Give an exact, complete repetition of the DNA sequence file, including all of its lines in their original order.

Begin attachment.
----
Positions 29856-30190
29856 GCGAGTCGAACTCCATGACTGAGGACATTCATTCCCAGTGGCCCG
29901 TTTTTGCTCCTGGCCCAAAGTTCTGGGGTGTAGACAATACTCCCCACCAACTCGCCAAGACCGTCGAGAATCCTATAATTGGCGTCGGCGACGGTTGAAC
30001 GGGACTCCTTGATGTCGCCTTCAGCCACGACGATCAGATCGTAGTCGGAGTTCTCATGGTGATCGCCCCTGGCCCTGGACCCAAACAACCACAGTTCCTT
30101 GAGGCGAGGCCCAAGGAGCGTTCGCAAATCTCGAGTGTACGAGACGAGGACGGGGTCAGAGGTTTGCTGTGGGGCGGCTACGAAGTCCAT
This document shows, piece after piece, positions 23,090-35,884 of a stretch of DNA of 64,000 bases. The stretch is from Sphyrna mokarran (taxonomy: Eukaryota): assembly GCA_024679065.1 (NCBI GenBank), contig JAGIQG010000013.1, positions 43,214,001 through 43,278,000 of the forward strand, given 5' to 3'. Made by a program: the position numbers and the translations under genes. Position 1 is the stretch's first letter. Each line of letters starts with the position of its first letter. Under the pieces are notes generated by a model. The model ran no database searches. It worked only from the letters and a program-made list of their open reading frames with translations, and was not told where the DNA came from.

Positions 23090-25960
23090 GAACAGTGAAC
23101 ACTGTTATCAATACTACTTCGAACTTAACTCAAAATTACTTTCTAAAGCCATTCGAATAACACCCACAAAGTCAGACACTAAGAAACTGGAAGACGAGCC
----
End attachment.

Positions 29856-30190
29856 GCGAGTCGAACTCCATGACTGAGGACATTCATTCCCAGTGGCCCG
29901 TTTTTGCTCCTGGCCCAAAGTTCTGGGGTGTAGACAATACTCCCCACCAACTCGCCAAGACCGTCGAGAATCCTATAATTGGCGTCGGCGACGGTTGAAC
30001 GGGACTCCTTGATGTCGCCTTCAGCCACGACGATCAGATCGTAGTCGGAGTTCTCATGGTGATCGCCCCTGGCCCTGGACCCAAACAACCACAGTTCCTT
30101 GAGGCGAGGCCCAAGGAGCGTTCGCAAATCTCGAGTGTACGAGACGAGGACGGGGTCAGAGGTTTGCTGTGGGGCGGCTACGAAGTCCAT
This document shows, piece after piece, positions 23,090-35,884 of a stretch of DNA of 64,000 bases. The stretch is from Sphyrna mokarran (taxonomy: Eukaryota): assembly GCA_024679065.1 (NCBI GenBank), contig JAGIQG010000013.1, positions 43,214,001 through 43,278,000 of the forward strand, given 5' to 3'. Made by a program: the position numbers and the translations under genes. Position 1 is the stretch's first letter. Each line of letters starts with the position of its first letter. Under the pieces are notes generated by a model. The model ran no database searches. It worked only from the letters and a program-made list of their open reading frames with translations, and was not told where the DNA came from.

Positions 23090-25960
23090 GAACAGTGAAC
23101 ACTGTTATCAATACTACTTCGAACTTAACTCAAAATTACTTTCTAAAGCCATTCGAATAACACCCACAAAGTCAGACACTAAGAAACTGGAAGACGAGCC